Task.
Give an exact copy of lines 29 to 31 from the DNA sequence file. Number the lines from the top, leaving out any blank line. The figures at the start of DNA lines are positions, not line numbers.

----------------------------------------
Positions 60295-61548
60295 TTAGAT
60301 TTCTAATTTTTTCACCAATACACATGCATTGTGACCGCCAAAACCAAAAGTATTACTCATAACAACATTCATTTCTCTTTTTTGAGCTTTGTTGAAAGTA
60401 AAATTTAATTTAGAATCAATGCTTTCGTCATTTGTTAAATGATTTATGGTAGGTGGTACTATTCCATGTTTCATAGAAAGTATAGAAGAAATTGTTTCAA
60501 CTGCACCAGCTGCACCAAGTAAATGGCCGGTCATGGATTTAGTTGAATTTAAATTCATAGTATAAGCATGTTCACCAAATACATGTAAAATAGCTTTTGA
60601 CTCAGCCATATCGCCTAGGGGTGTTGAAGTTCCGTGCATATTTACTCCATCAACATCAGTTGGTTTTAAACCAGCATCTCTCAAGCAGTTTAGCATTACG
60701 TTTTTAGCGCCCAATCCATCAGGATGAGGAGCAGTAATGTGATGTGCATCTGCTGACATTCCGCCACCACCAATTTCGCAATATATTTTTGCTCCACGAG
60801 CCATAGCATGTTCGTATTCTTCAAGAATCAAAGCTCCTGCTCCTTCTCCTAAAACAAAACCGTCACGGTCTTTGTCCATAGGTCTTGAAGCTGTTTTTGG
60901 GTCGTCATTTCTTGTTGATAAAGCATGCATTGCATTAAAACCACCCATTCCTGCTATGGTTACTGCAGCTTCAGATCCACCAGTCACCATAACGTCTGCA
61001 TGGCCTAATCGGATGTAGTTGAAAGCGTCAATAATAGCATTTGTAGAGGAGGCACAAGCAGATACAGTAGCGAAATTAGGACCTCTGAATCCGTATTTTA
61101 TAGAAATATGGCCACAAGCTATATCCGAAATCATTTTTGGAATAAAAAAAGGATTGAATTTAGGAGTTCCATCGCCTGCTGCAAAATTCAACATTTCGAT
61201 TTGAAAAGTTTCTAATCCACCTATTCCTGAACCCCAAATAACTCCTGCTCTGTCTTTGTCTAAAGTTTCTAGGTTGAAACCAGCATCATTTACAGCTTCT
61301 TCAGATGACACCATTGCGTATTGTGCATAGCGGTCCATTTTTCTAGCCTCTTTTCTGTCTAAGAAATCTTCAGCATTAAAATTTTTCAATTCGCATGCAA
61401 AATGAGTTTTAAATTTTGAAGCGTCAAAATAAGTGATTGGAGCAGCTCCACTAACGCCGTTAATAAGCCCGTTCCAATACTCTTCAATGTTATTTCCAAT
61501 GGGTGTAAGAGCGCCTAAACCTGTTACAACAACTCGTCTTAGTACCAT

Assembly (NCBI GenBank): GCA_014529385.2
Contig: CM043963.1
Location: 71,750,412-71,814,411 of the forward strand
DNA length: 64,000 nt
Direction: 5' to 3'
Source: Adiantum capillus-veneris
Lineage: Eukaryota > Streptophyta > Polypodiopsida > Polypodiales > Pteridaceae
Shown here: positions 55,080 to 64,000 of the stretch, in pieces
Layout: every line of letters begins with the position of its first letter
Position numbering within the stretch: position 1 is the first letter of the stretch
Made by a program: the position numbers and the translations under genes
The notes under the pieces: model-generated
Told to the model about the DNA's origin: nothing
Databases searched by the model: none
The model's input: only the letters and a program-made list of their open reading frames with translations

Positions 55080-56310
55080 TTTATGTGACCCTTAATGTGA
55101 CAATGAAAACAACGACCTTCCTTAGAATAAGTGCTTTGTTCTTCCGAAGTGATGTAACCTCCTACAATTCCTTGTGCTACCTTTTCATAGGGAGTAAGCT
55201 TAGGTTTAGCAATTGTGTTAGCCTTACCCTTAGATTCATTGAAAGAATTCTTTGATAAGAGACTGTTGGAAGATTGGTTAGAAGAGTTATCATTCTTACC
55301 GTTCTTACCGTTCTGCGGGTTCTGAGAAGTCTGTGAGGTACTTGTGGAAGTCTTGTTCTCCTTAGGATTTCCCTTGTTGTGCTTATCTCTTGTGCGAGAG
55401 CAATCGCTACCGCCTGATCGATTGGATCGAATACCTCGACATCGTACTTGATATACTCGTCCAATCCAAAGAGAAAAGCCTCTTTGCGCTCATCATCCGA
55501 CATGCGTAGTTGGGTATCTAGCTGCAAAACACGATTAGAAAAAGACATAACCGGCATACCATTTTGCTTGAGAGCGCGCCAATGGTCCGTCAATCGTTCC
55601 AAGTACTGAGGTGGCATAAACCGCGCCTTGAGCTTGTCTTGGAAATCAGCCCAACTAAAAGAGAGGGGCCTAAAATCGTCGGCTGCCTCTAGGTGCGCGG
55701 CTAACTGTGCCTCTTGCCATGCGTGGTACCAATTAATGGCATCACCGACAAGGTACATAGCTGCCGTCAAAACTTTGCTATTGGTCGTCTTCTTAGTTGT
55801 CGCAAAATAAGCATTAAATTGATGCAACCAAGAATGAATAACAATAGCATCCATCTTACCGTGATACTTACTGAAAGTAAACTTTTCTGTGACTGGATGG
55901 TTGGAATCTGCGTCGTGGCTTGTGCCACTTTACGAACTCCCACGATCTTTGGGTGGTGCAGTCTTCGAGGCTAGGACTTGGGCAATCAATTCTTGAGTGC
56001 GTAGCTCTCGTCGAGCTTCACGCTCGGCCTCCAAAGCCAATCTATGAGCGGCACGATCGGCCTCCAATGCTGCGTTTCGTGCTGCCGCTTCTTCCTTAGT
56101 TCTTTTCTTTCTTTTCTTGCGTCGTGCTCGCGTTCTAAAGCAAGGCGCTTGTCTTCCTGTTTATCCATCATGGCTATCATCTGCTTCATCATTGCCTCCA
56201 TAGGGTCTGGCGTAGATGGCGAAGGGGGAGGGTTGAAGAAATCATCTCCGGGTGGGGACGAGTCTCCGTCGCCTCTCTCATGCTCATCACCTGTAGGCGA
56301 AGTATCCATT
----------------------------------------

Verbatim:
Databases searched by the model: none
The model's input: only the letters and a program-made list of their open reading frames with translations

Positions 55080-56310